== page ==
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Financial compensation refers to the act of providing a person with money or other things of economic value in exchange for their goods, labor, or to provide for the costs of injuries that they have incurred. The aim of financial compensation is the preservation of relationships between those engaged in economic exchange.[1]

Kinds of financial compensation include:

Financial compensation is often provided after service delivery failure in order to regain customer trust.[2] An associated response is to offer an apology that communicates the transgressor feels remorse.[1]

Financial compensation may be offered as an incentive.[3] Some offers are too good to refuse. They may become an undue inducement in which they distort people's judgment, contravene their interests and thereby cause harm.[3]

Financial compensation may be imposed by a judge, before a court, to a victim.[4]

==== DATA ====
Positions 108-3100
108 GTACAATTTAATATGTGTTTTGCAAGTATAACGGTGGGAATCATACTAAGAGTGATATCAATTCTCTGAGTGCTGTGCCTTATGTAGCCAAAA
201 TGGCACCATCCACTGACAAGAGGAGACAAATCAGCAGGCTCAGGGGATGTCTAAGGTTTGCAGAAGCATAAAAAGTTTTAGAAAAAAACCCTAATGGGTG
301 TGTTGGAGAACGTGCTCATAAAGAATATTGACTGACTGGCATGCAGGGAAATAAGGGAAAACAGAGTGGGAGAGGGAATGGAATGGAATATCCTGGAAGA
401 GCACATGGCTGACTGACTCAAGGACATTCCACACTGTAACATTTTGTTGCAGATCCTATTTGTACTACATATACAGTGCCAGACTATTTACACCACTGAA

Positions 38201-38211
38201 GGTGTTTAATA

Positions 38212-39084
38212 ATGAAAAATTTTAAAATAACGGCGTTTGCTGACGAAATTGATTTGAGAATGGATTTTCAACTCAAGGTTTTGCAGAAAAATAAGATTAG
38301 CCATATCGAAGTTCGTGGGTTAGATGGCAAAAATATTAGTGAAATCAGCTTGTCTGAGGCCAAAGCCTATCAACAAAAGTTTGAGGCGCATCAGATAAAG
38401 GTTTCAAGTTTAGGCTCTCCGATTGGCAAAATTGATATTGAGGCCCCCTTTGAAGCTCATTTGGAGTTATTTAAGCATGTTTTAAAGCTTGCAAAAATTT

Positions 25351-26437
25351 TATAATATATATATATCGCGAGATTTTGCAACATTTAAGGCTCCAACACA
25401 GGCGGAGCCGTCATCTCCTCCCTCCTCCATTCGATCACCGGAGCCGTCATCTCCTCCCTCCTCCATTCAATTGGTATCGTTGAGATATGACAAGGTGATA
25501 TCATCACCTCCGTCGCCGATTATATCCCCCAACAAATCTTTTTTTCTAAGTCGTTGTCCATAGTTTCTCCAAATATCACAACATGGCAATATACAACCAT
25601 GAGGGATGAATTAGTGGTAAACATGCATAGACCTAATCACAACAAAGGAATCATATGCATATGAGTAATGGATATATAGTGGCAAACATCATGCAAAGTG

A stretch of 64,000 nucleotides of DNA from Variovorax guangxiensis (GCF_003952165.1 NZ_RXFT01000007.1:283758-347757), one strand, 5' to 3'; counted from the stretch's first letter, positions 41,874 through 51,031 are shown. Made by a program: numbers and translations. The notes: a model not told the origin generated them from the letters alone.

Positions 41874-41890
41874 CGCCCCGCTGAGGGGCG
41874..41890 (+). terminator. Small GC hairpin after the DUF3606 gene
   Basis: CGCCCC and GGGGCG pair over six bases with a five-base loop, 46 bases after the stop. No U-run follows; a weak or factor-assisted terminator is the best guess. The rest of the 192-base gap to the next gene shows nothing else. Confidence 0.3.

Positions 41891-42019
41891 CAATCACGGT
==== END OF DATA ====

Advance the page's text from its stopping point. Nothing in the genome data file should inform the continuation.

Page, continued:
See also

References

  1. ^ a b Haesevoets, Tessa; Reinders Folmer, Chris; De Cremer, David; Van Hiel, Alain (April 2013). "Money isn't all that matters: The use of financial compensation and apologies to preserve relationships in the aftermath of distributive harm". Journal of Economic Psychology. 35: 95–107. doi:10.1016/j.joep.2013.02.003. hdl:1854/LU-3119438. Retrieved 9 November 2023.
  2. ^ Santos Gasparotto, Lisiane; Araujo Pacheco, Natália; Basso, Kenny; Francisco Dalla Corte, Vitor; Costa Rabello, Gisele; Gallon, Shalimar (February 2018). "The role of regulation and financial compensation on trust recovery". Australasian Marketing Journal. 26 (1): 10–16. doi:10.1016/j.ausmj.2018.01.002. Retrieved 9 November 2023.
  3. ^ a b Gordon, E.J.; Patel, C.H.; Sohn, M.-W.; Hippen, B.; Sherman, L.A. (February 2015). "Does Financial Compensation for Living Kidney Donation Change Willingness to Donate?". American Journal of Transplantation. 15 (1): 265–273. doi:10.1111/ajt.13004. Retrieved 9 November 2023.
  4. ^ T.M. Desmet, Pieter; De Cremer, David; van Dijk, Eric (August 2011). "Trust recovery following voluntary or forced financial compensations in the trust game: The role of trait forgiveness". Personality and Individual Differences. 51 (3): 267–273. doi:10.1016/j.paid.2010.05.027. Retrieved 10 November 2023.